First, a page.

Growing a Champion Pumpkin -September/October 2007

The competitive sport of giant-pumpkin growing, alive and well and thriving on Nantucket

by: Lucy Apthorp Leske

photography by: Nicole Harnishfeger

Nantucket may have its share of golf tournaments, road races, sailing regattas and sand-castle contests, but a contest of another sort beats them all in longevity, seriousness and intent. First sanctioned 151 years ago this summer, the sport has been embraced and practiced by generations of Nantucket’s most prominent families.

Continuing today around the world, this hobby continues to grow in popularity and is open to people of all ages, incomes, backgrounds and interests. It is the competitive sport of giant-pumpkin growing, alive and well and thriving on Nantucket.

On September 8 and 9, Nantucket residents and visitors will have the opportunity to see giant-pumpkin competitors in action at the annual Island Fair, held at the Tom Nevers fairgrounds. A.T. Wilce of the Nantucket Park and Recreation Department has been helping to organize the fair for the past eight years and says that the pumpkin contest is one of the major attractions of the event. Everyone gets into the act from young to old, with between seven and 15 entries each year and weights topping 700 pounds. Even Wilce himself tried to grow a giant pumpkin last year but, in the end, admitted he had no idea how much was involved.

The truth of the matter is, only a handful of giant-pumpkin growers ever make it to the big leagues and only truly great pumpkins make it to the top of the scales. The winner is determined solely by weight. The growers admit that skill and knowledge get you to the scale but luck awards the blue ribbon.

Nantucket is but one of thousands of milieus around the world where giant-pumpkin growing has blossomed into such a popular sport that there are now websites, associations and support groups devoted to the activity. Despite the wonders of the modern Internet pumpkin community, the idea had humble beginnings. Here on Nantucket, it all started with the first county fair in 1856, sponsored by the Nantucket Agricultural Society.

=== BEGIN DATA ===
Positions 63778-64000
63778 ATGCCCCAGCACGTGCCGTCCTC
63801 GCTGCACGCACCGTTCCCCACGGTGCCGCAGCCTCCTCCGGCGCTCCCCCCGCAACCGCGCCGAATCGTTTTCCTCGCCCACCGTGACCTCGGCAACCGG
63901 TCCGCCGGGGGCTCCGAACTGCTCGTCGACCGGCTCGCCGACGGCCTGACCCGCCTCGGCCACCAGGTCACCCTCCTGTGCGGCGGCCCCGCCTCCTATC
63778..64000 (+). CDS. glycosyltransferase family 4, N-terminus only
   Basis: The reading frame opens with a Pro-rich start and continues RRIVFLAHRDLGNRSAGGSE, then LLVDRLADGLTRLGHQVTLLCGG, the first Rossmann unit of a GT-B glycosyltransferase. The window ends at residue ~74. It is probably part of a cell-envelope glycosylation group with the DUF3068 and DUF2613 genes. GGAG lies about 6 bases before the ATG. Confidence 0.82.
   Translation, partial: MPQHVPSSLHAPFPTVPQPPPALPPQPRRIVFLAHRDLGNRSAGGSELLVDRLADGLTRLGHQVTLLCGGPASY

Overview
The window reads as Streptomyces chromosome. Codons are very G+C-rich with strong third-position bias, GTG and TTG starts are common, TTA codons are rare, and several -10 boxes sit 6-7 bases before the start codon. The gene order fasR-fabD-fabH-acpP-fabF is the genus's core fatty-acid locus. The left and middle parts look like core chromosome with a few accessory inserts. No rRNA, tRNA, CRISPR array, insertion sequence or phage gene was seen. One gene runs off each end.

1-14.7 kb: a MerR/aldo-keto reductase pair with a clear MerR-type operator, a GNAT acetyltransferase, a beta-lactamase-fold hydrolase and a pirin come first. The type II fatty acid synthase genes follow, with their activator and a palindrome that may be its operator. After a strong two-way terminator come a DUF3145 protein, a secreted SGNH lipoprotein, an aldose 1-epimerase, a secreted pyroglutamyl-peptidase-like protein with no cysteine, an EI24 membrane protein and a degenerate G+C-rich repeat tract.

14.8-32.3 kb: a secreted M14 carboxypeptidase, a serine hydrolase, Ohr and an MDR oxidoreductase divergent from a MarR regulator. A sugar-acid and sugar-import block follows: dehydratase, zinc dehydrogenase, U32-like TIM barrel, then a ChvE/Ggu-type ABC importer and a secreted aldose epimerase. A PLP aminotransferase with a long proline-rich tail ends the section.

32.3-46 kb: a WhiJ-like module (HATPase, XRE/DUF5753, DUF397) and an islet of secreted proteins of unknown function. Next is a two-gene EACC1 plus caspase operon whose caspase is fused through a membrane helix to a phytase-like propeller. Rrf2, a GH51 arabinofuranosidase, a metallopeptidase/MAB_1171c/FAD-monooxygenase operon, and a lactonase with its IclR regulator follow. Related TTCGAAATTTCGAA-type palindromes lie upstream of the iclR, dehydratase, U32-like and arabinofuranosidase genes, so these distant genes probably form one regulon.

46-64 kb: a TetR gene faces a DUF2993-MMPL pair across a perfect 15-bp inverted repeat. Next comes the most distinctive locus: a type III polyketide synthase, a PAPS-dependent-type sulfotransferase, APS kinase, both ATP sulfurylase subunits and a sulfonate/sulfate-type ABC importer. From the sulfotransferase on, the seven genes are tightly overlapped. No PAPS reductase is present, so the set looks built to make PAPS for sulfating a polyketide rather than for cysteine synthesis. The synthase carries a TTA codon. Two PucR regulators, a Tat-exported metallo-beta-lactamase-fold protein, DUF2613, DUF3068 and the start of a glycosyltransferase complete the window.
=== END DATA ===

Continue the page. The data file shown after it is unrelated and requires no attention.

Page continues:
As Aimee Newell wrote in her article, “No Harvest of Oil: Nantucket’s Agricultural Fairs 1856-90” in the Nantucket Historical Association’s fall 2002 magazine, the fair was established as part of an overall effort by the society to disprove “the oft-repeated assertion that (Nantucket) is a barren sand heap,” to (provide) education for island farmers, and to (foster) bonds of community so that a new source of economic prosperity and island pride could be found.”

Competitions were established and “premiums” or cash awards presented for the best hay lots, plow horses, flowers, vegetables, piecework and other crafts. Needless to say, the fair never generated the hoped-for prosperity, but it did germinate the seed of a gardening and farming community that persists to this day.

Many well-known gardeners and farmers participated in the first fair, and among the awards were prizes for excellent pumpkins.

The Transactions of the Nantucket Agricultural Society for 1856 (Hussey and Robinson, Mirror Office), reported that giant pumpkins were among the original exhibits, “…the largest, by Job Trafton weighing 72 pounds, for which we awarded him a gratuity of 50 cents.”

The following year, “...(some) of the finest specimens of the native Hard Shell pumpkin your Committee have ever seen, were on exhibition. The specimen shown by Charles C. Folger, being the handsomest in the lot, your Committee awarded him a copy of the Patent Office Report.”

Zimi Cathcart was singled out for exhibiting another fine entry, but the biggest belonged to “...Benjamin B. Gardner (who) exhibited the largest, weighing 58 pounds,” for which he was awarded “a premium of 25 cents.”

Since the beginning of agriculture, gardeners and farmers have always tried to outdo each other. Quality, taste and uniformity have all been valued traits. Size, too, but mostly everyone recognizes that to go for size means sacrificing practical and culinary value. Who wants to eat a 100-pound tomato? Pumpkins lend themselves to gargantuanism.

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